The U.S. Geological Survey (USGS) estimates 896 million barrels of conventional, undiscovered oil and 53 trillion cubic feet of conventional, undiscovered non-associated gas within the National Petroleum Reserve in Alaska (NPRA) and adjacent state waters.  The estimated volume of undiscovered oil is significantly lower than in 2002, when the USGS estimated there was 10.6 billion barrels of oil. The new result, roughly 10 percent of the 2002 estimate, is due primarily to recent exploration drilling indicating gas occurrence rather than oil in much of NPRA.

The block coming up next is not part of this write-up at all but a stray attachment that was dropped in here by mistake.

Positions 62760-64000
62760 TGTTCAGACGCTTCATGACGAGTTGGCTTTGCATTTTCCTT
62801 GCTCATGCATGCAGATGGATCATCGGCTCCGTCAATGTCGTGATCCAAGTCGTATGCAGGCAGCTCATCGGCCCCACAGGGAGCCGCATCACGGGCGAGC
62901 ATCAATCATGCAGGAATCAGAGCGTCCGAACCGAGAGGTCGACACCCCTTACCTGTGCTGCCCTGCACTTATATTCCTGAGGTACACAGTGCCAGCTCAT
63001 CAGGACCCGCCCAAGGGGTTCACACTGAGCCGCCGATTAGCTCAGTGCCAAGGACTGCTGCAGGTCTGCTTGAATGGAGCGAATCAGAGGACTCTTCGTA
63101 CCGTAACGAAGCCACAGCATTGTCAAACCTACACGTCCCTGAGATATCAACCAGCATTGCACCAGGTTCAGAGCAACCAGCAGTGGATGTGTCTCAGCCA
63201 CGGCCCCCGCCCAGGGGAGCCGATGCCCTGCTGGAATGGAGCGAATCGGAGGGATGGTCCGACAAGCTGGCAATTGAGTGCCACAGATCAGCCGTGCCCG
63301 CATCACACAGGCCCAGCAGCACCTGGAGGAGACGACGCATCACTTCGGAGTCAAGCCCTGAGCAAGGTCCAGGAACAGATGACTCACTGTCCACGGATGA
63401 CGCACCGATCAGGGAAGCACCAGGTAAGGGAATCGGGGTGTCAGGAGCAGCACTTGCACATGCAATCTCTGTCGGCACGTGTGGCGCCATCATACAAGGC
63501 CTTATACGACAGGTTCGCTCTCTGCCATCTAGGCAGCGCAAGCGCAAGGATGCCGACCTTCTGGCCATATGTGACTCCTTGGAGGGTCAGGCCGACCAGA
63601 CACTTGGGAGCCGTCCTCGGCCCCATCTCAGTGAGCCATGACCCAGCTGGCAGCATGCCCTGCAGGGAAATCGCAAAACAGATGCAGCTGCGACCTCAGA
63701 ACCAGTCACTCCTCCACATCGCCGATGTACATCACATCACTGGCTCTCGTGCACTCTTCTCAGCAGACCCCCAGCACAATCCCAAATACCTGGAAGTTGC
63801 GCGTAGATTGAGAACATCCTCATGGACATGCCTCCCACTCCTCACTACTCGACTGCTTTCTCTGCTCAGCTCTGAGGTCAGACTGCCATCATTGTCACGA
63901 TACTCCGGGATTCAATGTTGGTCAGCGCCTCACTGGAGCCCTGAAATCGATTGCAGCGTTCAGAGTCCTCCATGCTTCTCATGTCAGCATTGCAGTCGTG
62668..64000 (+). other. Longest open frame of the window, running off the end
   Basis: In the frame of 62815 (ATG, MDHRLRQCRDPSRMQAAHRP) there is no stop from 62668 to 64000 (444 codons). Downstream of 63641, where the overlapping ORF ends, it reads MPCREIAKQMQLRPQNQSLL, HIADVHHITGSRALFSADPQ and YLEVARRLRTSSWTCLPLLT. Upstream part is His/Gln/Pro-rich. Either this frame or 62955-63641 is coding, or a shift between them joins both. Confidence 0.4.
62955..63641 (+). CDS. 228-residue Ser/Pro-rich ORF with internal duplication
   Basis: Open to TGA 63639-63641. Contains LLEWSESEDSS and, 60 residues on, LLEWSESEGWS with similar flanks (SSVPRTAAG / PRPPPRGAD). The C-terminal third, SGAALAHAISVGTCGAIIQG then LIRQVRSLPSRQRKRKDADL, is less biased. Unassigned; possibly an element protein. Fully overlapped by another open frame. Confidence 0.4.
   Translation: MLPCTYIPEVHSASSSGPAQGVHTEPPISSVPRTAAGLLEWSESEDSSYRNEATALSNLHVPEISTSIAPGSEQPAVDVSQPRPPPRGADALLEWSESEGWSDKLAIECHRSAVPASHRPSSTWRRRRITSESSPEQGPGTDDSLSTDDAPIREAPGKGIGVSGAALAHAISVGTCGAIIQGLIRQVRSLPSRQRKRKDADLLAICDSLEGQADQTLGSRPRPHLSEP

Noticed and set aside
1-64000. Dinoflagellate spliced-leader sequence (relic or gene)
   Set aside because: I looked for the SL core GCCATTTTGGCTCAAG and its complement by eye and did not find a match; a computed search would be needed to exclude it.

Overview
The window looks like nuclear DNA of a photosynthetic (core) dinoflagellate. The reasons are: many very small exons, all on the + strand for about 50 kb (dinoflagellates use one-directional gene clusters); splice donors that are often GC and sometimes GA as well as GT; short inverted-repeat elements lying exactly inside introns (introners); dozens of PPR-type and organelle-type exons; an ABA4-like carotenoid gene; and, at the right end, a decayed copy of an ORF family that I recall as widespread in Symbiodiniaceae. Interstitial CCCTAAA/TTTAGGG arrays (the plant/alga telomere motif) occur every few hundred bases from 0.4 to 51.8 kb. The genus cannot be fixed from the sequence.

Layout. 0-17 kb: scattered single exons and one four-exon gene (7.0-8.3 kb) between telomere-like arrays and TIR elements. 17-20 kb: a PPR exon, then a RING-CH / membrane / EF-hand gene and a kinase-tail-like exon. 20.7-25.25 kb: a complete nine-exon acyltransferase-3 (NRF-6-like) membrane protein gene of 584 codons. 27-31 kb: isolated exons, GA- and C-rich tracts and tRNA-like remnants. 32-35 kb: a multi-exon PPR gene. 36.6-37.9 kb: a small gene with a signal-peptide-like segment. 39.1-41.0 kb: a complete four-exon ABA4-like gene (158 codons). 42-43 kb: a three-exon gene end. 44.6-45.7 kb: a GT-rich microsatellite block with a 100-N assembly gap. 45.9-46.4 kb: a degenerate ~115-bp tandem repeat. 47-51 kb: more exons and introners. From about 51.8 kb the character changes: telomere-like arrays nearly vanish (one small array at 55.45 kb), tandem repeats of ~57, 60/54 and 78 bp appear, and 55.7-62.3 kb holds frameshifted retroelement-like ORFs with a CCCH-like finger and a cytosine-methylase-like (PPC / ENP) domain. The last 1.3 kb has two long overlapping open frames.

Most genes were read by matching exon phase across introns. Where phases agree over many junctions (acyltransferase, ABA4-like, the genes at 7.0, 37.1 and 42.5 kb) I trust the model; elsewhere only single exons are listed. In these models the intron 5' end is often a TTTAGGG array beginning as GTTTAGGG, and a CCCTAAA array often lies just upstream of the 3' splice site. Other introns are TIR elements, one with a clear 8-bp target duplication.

Recent activity in NPRA, including 3-D seismic surveys, federal lease sales administered by the Bureau of Land Management, and drilling of more than 30 exploration wells in the area, provides geologic indicators that are more indicative of gas than oil.  Many of the newly drilled wells show an abrupt transition from oil to gas just 15 miles to 20 miles west of the giant Alpine field, located just outside the northeastern boundary of NPRA. “These new findings underscore the challenge of predicting whether oil or gas will be found in frontier areas, and the importance of analyzing the geologic characteristics and history of an area in order to understand the oil and gas resources,” explains USGS director Marcia McNutt. “As new data become available, it is important to re-evaluate the petroleum potential of an area in light of the new information.”